Hooping, Mental Illness and Spinning Stronger: Hooping.org

Alice Rose

 

 

 

 

 

 

 

 

[Note: Last year Alice Rose won a Hoopie Award for Newbie Hooper of the Year. Even as a newcomer to the hoop, her passion, energy and flow proved to be captivating. A year later Alice is sharing her very personal story about her troubled past, how hooping changed her life, and how today she’s spinning away the stigma of mental illness.]

by Alice Rose From: Hooping.org

 

When I look back on the 23 years I’ve spent in this life, I can pinpoint three main turning points. Of course a lot has happened in between, every choice we make has a life changing effect on the events we experience, but three stick out for me.

The first turning point for me was the first time I smoked a spliff. At school, I was not popular at all. I just didn’t seem to understand how to make friends and keep them. When I realized taking drugs was an easy way to make friends, I got into drugs in a big way. I’ve always been a rule breaker and I guess on some level I thought it was cool and exciting. From the age of 16 I was smoking weed every day. Drugs literally defined my life for years. If I was sad or excited, to have fun or forget or relax, if it was the weekend or if I was bored, all of these things became reasons to use.

The drugs changed somewhat. You name it, I’ve done it. I would go through really intense cycles, take a drug everyday until I ruined my ability to enjoy it and then move on. It got really dark. It stopped being fun and a lot of very bad things happened. During those years it was impossible to keep a job, housing was very unstable, my relationships were always emotionally and sometimes physically abusive, my body began to collapse. My lowest weight was 6 and a half stone (91 pounds). I had friends that were in prison, that had lost their septums or their bladders or their children. One of my dearest friends lost his life. Very often I would think, “I don’t belong here”.

Back in August 2012, I decided that I wanted to stop. What followed was a major depression. I didn’t want to leave the house, or see anyone or do anything. This lasted for months until something incredible happened. Turning point number two. Hooping is not something I went looking for, in fact one of my closest friends at the time had been hooping for ages and it just hadn’t been for me. I guess the idea of appearing “sexy” absolutely terrified me. During my depression I was convinced to give it a spin. A friend of mine had a hoop and hooping changed everything.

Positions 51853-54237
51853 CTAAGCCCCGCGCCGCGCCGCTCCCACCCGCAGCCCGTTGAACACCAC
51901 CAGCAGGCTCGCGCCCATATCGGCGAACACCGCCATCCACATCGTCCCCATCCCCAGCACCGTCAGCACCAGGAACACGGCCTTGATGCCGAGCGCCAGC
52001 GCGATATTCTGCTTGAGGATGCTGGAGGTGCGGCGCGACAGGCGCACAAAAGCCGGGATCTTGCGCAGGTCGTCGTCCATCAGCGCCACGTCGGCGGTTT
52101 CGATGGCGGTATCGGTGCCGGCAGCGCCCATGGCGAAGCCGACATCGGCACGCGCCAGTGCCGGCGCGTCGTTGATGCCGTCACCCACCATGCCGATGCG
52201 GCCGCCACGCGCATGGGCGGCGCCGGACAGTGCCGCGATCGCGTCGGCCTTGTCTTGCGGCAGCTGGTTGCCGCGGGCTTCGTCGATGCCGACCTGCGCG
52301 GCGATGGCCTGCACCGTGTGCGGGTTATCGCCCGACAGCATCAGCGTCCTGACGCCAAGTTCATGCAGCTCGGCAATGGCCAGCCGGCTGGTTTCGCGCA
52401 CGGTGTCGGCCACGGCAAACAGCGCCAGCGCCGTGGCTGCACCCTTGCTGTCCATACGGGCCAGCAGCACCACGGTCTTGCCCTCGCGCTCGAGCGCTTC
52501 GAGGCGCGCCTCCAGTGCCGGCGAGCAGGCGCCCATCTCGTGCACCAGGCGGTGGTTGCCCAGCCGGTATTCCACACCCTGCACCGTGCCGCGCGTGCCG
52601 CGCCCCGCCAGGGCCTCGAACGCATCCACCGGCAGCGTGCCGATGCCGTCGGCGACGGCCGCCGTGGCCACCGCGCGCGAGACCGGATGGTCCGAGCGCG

alicerose1My addictive personality latched on to it so strongly from that first night. I had to have one, I literally could not stop. I started hooping at home everyday. My sleep came back with my appetite. I went back to work to a new job I loved. Then I started hooping socially, and performing, and making new friends. I felt more like myself than I ever had before. I changed completely, from awkward, self conscious and strung out, to confident, outgoing and assertive. I still had some ups and downs, fall outs with old friends who didn’t like the new me, but generally speaking I was happy. I loved hooping so much I didn’t want to take drugs anymore, not even at parties because I couldn’t hoop as well.

When I found the hooping community, it was incredible, a whole new level of joy. At first it was felt weird for me, but hooping gave me a way to connect with people. Everyone was so friendly and kind and talented. I even started having adventures, going to hoop gatherings and workshops alone, all over the country, something I never would have done before. My hooping got better and better, I just wanted to do it all the time, literally. It completely took over my life in the best possible way.

Published by Cara Zara

Cara Zara, science educator and children's entertainer has performed at hundreds of festivals, libraries, birthday parties, school assemblies, corporate events and charity functions in the Southeast and interacted with over 75,000 children.

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